Michele Mulkey may not be a household name, but chances are you’ve seen some of her work. Her credits for make-up effects and prop design include such films as Chronicles of Riddick, Seed of Chucky and Sin City.
Despite having been in the FX field for more than a decade, Mulkey is just now working on her first foray into zombie movies. “Invasion of the Not Quite Dead,” a film by A.D. Lane, is a black comedy horror that follows a group of survivors after a space virus is released onto an unsuspecting island off the coast of England.
“It’s my first zombie movie and it was one of the things that drew me to the film in the beginning. I’ve always wanted to work on a zombie film and the opportunity had just never presented itself,” Mulkey said. “I had already been an admirer of A.D. and his drive to create the film that he wanted to do without any outside influences. So when A.D. approached me about doing all the Special Effects and prosthetics for his film, I happily jumped on the chance to be a part of Invasion.”
Although new to zombie filmmaking, Mulkey has worked in horror and crime, giving her ample practice at creating gruesome wounds. She said she takes it as high praise when someone tells her work looks real, because she spends a lot time in research to get things right.
“To realistically create something like a wound prosthetic, you have to know what it looks like in real life,” Mulkey explained. “You have to research the anatomy of something like a compound fracture and what happens to the flesh and muscle tissue of a human body when a bone breaks through the skin. That’s when I get kind of creeped out.”
And the research is only one step in a rather involved process.
“I think most people would be surprised at what actually goes into doing Special Effects makeup. It’s a very long and detailed process, even for a simple prosthetic appliance,” Mulkey said. “The first thing would be discussing the FX needed with the producers and directors for a project. From there I would do some preliminary drawings or renderings to make sure that we are all on the same page from a visual perspective.”
After the drawings are agreed on, a three-dimensional sculpture is created in clay on either a life cast or sculpting plate. Once this sculpture is approved a mold is created and only then can the actual prosthesis be made.
“The whole process can easily take a week to months depending how complicated the project is,” Mulkey said.
Having the prosthesis in hand isn’t the end of the job, however. There is still the application to deal with. Actors who appear in FX heavy productions often talk about the hours they spend in the make-up chair, but they’re not alone. Make artists are standing throughout the process.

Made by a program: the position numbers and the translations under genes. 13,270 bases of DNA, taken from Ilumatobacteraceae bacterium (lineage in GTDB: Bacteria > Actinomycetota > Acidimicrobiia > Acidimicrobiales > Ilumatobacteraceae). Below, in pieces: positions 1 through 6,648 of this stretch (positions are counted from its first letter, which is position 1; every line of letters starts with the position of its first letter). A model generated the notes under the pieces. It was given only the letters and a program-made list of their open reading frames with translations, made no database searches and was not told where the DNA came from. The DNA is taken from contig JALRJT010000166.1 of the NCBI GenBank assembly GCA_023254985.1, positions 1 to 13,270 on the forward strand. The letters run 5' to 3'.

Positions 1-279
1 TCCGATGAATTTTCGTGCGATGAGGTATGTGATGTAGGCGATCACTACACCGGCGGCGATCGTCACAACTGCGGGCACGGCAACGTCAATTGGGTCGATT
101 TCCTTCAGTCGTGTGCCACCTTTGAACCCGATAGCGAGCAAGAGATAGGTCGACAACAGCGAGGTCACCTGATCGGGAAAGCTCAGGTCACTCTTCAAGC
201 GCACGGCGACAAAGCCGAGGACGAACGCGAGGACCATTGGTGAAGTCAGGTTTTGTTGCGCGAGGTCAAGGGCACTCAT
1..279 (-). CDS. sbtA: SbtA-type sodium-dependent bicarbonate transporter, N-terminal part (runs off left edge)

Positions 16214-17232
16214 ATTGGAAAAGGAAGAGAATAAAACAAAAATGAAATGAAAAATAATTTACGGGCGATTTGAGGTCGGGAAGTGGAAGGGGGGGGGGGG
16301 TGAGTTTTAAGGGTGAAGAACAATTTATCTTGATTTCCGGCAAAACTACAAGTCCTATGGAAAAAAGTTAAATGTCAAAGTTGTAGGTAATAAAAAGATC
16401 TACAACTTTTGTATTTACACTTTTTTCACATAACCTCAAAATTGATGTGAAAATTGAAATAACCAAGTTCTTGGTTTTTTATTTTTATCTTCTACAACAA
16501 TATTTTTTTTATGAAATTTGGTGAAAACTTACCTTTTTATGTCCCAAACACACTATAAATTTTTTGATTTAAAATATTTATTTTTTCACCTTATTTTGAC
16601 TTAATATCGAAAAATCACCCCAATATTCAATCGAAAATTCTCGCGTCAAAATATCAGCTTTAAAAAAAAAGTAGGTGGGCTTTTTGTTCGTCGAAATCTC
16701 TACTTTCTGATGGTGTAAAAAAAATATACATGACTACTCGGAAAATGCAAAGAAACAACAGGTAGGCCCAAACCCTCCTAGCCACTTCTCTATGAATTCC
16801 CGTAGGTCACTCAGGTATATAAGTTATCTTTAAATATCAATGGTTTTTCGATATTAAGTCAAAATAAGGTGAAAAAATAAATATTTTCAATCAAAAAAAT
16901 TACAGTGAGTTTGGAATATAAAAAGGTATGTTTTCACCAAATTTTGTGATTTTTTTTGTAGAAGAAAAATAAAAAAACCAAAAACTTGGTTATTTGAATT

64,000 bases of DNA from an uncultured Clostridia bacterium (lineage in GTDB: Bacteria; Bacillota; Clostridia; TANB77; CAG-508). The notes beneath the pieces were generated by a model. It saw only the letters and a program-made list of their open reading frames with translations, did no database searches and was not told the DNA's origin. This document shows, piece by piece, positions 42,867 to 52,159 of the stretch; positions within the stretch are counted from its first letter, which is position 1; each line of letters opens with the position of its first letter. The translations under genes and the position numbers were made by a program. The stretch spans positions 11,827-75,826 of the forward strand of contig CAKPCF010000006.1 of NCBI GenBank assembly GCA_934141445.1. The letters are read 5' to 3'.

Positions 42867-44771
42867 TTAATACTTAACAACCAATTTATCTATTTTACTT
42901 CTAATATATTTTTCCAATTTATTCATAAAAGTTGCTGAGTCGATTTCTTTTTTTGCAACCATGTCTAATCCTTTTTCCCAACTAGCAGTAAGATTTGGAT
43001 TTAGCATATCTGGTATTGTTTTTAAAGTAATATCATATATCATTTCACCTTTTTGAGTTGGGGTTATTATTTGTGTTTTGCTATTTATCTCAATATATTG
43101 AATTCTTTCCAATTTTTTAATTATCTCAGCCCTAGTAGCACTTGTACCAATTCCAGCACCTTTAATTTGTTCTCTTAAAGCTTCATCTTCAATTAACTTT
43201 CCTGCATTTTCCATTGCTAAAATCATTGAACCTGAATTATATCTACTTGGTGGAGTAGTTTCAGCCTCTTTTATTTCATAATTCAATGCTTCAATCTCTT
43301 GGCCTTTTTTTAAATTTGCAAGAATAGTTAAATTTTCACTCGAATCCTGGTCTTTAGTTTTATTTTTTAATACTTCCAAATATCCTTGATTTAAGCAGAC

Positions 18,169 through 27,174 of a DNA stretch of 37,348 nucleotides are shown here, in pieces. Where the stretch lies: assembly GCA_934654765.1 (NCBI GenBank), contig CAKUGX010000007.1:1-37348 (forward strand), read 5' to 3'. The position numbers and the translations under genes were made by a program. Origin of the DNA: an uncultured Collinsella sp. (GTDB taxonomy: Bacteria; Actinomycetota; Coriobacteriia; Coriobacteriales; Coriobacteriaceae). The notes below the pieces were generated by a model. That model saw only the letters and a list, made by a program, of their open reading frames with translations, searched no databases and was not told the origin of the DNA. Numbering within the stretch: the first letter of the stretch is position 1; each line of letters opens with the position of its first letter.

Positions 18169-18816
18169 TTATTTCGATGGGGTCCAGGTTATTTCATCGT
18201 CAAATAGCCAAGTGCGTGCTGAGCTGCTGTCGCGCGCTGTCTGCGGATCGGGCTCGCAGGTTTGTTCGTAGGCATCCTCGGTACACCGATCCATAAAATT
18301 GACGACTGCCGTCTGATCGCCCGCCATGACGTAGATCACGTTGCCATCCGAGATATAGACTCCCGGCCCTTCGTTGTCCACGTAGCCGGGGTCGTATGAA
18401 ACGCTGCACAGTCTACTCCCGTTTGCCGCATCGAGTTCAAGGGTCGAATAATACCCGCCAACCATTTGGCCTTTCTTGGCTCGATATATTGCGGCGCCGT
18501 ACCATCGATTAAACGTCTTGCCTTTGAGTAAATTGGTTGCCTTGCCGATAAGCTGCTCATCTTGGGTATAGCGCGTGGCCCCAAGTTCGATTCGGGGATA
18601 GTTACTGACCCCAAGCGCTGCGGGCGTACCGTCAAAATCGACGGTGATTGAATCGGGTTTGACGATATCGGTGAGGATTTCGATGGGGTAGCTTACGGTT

“I’ve done full body prosthetic makeup on actors that took four hours to apply and another six to get off,” Mulkey said. “That’s a long time for both the actors and the artists to endure, but the finished result is literally transforming a human being into something else, so it’s always worth it in the end!”
Mulkey said her interest in special effects make-up came early on in her college career when she worked on a student production of “Of Mice and Men.”
“I was hooked!” she said. “I immediatly started making plans that as soon as I finished my degree, I would be moving to Los Angeles to pursue a career as a special effects makeup artist.”
After graduation she made the move to L.A., but didn’t go to work immediately, choosing instead to continue her education and refine her skills. She said professional make-up school taught her the basics of everything from beauty to character to special effects.
“It gave me the foundation to go out and pursue working in the industry,” she said, adding that she recommends formal training to anyone interested in an SFX career. “It really makes all the difference in the world when starting out your career as a makeup artist. There are so many different products, materials and techniques involved that you really need to be properly trained in everything before starting to work professionally.”
Aspiring make-up artists should probably listen to her advice, as Mulkey’s career is in full swing. In addition to “Invasion,” she’s got a full slate of projects going into next year.
“I’m signed on to do SFX for a movie by director/writer Jonathan Chance called ‘Something Like A Phenomenon’ and I’ll be heading down to Florida in June to provide the SFX for a movie called ‘The Torment of Laurie Ann Cullom’ by writer/director Mark Dossett,” she said. “I also will be doing some prosthetics and SFX for a movie called ‘Christmas Slay’ by Steve Davis and, for the first time ever, I’m actually a producer (as well as the SFX makeup artist) on a new film called “Cryptids.”
In addition to her work on film and television, Mulkey sells prosthetics through her online FX store at www.michelemulkeyfx.com. However, she reserves sales to industry professionals for safety reasons.
“When you apply a prosthetic, you are literally gluing it onto someone’s skin and then having to properly remove it once it’s done. So there needs to be a certain level of ‘professional’ knowledge in place already with the buyer in terms of materials, products and application techniques,” she explained. “Otherwise you have someone using something like super glue to put it on and removing it by just ripping it off the skin. And I’m sure no one wants to be on the receiving end of that makeup.”